How to make our new favourite room – the laundry – a functional and practical space that’s full of style
Unlike the kitchen, we don’t really expect to be enamoured by a laundry. That’s because this hard-working room is normally all function and no frills. But when a laundry delivers the unexpected – beautiful design – it blows people away. And why shouldn’t it? A space that looks as good as it functions deserves to be celebrated. Here’s how to make yours shine.
Even if you have the quietest washing machine and dryer on the market, your laundry should still be located as far away from the bedrooms and living room as possible, recommends Jen Jones, renovation project manager of Nine Yards Consulting. Whether it’s a dedicated room or simply in a hallway cupboard, the laundry is best placed near the bathroom for ease of transporting dirty laundry – used towels, bathmats and post-shower dumped clothes – into the washing machine. It’s also a good idea to place it somewhere with direct access to the clothesline.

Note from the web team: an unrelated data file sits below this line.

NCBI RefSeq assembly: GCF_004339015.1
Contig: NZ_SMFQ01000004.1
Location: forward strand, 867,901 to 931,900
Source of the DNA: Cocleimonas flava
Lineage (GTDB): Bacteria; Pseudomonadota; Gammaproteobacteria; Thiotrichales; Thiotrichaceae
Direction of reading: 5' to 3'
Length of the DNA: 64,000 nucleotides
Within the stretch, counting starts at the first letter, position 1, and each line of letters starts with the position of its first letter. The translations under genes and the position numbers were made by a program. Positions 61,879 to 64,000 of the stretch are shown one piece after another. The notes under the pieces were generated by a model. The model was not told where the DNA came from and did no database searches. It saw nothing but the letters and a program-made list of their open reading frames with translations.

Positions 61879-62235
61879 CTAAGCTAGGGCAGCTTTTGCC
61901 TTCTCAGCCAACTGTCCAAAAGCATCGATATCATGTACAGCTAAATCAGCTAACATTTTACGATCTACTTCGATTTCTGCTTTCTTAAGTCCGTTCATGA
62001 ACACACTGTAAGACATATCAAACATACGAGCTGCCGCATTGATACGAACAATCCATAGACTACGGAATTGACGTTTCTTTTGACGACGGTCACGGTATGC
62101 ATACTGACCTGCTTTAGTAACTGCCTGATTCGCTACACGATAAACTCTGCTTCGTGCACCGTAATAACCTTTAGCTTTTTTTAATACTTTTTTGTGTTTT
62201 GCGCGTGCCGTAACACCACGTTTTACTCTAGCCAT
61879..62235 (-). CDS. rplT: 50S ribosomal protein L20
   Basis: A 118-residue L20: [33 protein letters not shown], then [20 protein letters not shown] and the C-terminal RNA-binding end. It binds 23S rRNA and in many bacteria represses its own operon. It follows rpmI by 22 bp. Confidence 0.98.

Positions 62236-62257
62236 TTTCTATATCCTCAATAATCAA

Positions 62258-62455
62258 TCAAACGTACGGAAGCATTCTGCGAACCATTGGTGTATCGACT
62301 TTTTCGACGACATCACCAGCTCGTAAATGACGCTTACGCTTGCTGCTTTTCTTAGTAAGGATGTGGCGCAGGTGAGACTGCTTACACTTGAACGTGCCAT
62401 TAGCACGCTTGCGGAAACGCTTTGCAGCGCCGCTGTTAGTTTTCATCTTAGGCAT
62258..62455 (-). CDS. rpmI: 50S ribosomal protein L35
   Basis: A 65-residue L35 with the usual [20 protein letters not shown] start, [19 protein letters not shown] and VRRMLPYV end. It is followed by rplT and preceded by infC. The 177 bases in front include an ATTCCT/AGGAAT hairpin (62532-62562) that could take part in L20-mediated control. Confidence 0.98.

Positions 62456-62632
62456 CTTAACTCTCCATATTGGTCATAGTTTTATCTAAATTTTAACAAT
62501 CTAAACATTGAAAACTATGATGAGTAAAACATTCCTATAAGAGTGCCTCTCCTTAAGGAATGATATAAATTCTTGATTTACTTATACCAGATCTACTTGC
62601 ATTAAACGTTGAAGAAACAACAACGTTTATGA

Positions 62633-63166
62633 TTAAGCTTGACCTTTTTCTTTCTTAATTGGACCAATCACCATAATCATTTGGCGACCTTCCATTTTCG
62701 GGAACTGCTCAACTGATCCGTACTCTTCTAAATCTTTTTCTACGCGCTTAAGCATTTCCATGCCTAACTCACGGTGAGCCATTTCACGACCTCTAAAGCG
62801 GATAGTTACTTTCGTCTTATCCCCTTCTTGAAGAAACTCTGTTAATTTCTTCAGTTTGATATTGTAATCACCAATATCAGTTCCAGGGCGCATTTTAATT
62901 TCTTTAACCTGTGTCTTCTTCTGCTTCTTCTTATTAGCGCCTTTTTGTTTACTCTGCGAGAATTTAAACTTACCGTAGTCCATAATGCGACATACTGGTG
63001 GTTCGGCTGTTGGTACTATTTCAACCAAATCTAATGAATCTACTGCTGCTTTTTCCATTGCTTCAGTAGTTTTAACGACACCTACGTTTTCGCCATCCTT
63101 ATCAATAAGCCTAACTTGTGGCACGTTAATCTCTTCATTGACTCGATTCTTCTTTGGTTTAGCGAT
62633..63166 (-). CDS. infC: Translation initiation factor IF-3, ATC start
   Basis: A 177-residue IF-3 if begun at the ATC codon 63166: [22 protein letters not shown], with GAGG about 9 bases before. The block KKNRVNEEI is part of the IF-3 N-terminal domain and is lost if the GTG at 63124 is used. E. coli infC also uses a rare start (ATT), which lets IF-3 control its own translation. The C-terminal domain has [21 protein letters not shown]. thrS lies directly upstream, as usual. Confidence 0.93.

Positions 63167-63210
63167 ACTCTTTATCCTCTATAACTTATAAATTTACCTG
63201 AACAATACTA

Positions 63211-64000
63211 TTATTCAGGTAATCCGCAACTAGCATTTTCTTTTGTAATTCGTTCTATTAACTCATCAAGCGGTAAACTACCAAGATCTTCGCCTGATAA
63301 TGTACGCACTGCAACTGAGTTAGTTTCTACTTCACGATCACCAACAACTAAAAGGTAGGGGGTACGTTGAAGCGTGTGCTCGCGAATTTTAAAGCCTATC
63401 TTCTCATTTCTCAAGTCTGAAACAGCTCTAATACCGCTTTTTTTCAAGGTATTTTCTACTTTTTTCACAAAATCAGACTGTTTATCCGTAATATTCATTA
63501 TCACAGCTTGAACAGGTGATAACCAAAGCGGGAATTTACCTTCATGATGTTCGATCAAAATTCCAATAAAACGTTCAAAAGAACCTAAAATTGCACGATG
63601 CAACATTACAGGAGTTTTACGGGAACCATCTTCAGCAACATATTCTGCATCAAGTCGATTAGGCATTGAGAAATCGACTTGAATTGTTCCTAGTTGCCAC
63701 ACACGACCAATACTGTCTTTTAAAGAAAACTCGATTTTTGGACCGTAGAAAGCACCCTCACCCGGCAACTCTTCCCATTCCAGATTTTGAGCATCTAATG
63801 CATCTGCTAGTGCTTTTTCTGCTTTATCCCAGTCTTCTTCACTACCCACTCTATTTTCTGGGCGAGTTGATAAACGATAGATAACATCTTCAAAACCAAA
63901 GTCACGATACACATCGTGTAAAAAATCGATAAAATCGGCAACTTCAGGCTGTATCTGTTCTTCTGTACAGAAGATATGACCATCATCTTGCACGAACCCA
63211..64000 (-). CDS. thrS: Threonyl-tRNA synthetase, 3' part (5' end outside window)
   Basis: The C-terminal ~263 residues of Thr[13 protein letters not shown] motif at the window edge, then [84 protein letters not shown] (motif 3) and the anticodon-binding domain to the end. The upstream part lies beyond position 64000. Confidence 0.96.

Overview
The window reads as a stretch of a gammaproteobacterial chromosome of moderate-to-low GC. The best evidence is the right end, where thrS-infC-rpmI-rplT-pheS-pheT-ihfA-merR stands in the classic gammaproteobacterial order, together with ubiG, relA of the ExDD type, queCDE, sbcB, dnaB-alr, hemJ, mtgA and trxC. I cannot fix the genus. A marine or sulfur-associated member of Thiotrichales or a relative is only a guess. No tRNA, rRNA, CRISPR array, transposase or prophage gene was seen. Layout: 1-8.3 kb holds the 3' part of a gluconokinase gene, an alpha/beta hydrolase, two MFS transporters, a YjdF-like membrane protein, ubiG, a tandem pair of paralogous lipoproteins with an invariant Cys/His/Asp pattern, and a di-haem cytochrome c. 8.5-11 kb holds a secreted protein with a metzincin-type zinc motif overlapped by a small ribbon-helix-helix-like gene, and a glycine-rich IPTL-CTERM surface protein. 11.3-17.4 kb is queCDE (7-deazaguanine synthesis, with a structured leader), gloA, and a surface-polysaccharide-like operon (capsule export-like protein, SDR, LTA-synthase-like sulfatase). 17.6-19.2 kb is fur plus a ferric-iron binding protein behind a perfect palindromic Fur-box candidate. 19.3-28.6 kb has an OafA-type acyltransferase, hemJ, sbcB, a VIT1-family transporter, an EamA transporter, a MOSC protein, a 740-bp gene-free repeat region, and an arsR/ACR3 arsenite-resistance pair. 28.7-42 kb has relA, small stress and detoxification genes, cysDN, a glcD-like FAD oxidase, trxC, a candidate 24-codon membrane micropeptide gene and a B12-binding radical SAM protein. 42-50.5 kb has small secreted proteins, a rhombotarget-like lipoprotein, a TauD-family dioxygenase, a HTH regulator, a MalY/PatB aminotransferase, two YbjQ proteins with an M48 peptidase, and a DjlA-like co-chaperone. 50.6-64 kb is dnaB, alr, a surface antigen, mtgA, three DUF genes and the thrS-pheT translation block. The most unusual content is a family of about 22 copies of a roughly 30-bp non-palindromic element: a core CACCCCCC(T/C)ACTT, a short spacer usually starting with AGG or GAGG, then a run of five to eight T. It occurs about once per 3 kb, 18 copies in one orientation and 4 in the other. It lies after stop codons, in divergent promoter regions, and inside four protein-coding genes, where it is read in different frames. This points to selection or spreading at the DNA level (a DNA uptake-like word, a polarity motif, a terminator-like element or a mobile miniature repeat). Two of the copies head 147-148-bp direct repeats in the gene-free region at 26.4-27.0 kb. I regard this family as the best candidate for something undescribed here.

Interior designer Vic Bibby from Bibby & Brady says, “An internal garage is another possible location, but avoid an external garage – no one likes having to go outside to put a load of washing on.”
Jen says the size of your laundry – regardless of location – should be a minimum of 1.6 metres wide and ideally 3 metres long.
“This will allow for cabinetry that is 70cm deep to accommodate for whiteware and ensures there’s enough space for a bench, cupboards and a basin,” she says.